Researchers from the National Astronomical Observatory of Japan (NAOJ), the University of Tokyo, and the Astrobiology Center have nailed down an important property of a potentially Earth-like extrasolar planet while it was in transit.
The team used the MuSCAT instrument on the Okayama Astrophysical Observatory’s 188-cm telescope to study the extrasolar planet, called K2-3d, discovered by NASA’s Kepler spacecraft in 2015.
The extrasolar planet is about 150 light-years away, 1.5 times the size of Earth, and closely orbits its host star in about 45 days. K2-3d is particularly important to scientists because there’s a chance it may foster extraterrestrial life. Calculations show that the temperature of the host star and the closeness of the orbit make for a warm Earth-like climate with the possibility of liquid water on the surface.
During a transit, a planet passes in front of its parent star and blocks some of its light, decreasing the star’s brightness.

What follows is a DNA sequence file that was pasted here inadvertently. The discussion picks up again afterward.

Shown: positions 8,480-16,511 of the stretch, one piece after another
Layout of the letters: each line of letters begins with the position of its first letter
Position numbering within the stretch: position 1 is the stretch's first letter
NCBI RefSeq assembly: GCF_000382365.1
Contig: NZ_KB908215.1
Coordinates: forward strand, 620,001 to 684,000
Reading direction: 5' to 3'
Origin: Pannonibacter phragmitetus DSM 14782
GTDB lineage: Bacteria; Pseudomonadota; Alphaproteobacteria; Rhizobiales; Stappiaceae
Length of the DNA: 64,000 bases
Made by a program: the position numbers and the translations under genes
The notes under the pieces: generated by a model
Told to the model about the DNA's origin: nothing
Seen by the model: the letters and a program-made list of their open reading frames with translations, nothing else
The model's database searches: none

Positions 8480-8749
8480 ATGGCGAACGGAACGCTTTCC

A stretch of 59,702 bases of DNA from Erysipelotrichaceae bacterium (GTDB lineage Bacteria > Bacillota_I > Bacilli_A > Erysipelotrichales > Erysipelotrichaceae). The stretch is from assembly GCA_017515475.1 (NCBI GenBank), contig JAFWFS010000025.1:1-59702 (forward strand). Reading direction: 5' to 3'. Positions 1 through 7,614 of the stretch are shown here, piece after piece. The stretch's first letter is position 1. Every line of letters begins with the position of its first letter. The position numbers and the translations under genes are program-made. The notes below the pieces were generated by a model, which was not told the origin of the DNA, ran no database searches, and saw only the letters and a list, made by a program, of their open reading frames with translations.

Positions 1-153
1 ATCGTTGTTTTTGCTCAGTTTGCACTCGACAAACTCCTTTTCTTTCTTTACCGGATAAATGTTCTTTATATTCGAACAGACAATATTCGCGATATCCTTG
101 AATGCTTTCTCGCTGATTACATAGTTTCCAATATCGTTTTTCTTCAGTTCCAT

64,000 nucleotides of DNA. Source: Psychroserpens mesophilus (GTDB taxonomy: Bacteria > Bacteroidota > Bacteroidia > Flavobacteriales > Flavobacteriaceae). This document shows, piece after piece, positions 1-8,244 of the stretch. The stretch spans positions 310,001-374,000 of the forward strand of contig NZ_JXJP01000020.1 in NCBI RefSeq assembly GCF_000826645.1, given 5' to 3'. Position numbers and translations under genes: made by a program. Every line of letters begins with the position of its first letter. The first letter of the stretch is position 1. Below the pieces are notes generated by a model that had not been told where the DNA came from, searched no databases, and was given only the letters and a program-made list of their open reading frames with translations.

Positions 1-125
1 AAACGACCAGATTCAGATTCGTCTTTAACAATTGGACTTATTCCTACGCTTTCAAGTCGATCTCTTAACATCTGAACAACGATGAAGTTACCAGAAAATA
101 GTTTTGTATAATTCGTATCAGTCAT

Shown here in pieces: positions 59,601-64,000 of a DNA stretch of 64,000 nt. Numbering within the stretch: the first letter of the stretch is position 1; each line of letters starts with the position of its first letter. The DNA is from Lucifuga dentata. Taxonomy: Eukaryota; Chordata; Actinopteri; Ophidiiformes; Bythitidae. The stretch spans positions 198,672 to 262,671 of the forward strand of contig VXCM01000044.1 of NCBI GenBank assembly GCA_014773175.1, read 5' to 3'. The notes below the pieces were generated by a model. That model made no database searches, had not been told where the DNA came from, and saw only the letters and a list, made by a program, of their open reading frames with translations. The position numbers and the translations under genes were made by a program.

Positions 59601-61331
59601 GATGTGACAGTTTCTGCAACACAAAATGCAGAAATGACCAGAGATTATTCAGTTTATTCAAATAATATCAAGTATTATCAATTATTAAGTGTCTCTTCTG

If scientists study this transit using a future telescope such as the Thirty Meter Telescope, they will be able to check K2-3d’s atmosphere for signs of important life-bringing molecules, like oxygen.
To study this, the researchers will need to calculate the exact orbital period of K2-3d so they can get a closer look during future transits, and while this process has been difficult in the past, this team has successfully calculated its orbit with a precision of about 18 seconds. This success is an important step in studying the extrasolar planet, which in turn will continue the search for extraterrestrial life.
In the future, the team will use next-generation telescopes to measure how much the brightness decreases during the transit and how it varies with wavelength, which in turn will give more information about the atmosphere of the extrasolar planet.
The team will continue researching K2-3d and will keep using MuSCAT for similar research in their ongoing search for extraterrestrial life.